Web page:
As part of my continuous reflection from the recently concluded ISTE Conference 2011, I have been researching different articles, journals, videos, audios, and other web-based resources that highligted the great things that captured the best moments. One of them is a video on Alan November, who is an international leader in education technology. In this video Alan talked about ownership in learning, what legacy we need to leave with today's youth, and how we can support students to become successful in their education. With this he asks, "Who Owns the Learning?" It was easy to say that this is owned by the learner, themselves. However, after much thinking, I realized that as a teacher, I have been at fault in not allowing my students to own what they learn. Instead, I tell them what they need to learn, which have resulted to some of them not wanting to learn. I would ask myself, "Why is that?" I think that students refuse to learn because they have no ownership in what they are learning. Don't we act the same way, even as adults?
This video was taken last March 5, 2011, and he discussed among his audience the importance of teaching our students with problem solving skills, critical thinking, analytical thinking, project-based thought processing, and the like. It was quite interesting what Alan November advocates and believes in with regard to the abilities, skills, and talents that our students possess. He believes, which I agree as well, that students have the ability to make it successful in this globally competitive world. As their educators and the caring adults, we need to provide the support to ensure that students achieve high expectations and goals in their lives.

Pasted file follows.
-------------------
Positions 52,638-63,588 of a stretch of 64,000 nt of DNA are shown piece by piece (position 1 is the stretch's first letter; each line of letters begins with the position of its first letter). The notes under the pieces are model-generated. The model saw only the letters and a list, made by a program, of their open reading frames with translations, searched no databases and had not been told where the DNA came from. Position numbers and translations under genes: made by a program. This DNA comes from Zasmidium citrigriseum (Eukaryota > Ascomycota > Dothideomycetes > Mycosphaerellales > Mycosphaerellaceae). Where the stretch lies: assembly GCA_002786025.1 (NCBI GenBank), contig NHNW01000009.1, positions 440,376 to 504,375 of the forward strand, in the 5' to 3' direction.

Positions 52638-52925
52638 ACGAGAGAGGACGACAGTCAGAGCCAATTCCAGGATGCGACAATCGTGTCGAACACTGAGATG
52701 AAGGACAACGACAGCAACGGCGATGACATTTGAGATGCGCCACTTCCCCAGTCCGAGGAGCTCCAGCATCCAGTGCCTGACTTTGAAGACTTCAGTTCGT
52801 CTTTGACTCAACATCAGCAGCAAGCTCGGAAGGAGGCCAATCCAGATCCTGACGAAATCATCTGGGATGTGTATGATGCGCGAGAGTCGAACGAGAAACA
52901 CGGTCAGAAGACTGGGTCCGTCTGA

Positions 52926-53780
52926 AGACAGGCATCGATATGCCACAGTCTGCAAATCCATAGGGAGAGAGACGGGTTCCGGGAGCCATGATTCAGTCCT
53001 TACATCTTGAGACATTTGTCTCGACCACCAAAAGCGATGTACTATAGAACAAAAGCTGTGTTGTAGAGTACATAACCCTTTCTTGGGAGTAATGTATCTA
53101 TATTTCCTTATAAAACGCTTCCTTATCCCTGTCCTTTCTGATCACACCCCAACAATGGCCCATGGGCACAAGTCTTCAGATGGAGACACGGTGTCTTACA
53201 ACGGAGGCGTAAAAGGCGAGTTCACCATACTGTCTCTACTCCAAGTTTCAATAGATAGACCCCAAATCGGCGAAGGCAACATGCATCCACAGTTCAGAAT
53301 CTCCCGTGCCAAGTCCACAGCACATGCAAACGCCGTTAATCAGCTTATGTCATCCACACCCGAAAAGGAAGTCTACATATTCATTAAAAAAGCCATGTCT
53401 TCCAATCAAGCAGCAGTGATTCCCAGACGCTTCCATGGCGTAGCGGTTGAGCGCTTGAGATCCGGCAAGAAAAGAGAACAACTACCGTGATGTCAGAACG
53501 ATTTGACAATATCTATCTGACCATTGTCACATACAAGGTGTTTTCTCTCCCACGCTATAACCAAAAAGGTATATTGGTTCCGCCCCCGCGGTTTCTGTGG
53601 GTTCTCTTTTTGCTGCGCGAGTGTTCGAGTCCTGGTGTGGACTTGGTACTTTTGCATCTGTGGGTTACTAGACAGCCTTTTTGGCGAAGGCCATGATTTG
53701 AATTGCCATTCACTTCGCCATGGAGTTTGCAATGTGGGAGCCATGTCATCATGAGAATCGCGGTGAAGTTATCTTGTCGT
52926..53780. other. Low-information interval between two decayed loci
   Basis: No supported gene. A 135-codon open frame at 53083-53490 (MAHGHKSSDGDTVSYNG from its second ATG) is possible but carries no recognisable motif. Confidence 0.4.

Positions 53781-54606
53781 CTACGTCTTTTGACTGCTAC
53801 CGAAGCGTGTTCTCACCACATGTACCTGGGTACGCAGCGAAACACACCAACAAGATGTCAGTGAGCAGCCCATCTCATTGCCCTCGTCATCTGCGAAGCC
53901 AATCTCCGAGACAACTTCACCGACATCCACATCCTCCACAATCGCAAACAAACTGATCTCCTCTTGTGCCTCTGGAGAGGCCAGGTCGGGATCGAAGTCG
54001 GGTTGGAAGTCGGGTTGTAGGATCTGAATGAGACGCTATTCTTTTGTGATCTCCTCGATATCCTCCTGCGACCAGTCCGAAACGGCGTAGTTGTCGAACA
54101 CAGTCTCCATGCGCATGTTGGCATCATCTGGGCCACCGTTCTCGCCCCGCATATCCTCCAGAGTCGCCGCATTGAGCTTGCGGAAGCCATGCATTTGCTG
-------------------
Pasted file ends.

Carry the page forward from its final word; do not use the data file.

Here is a video on Alan November's message on how students can add value to the world by having ownership and being actively involved in their learning.
Educational Leader. Advocate of Equality and Equity in Education. Photographer. Graphic Designer. Web Developer. Digital Artist. Technology is my medium for creative and artistic expression.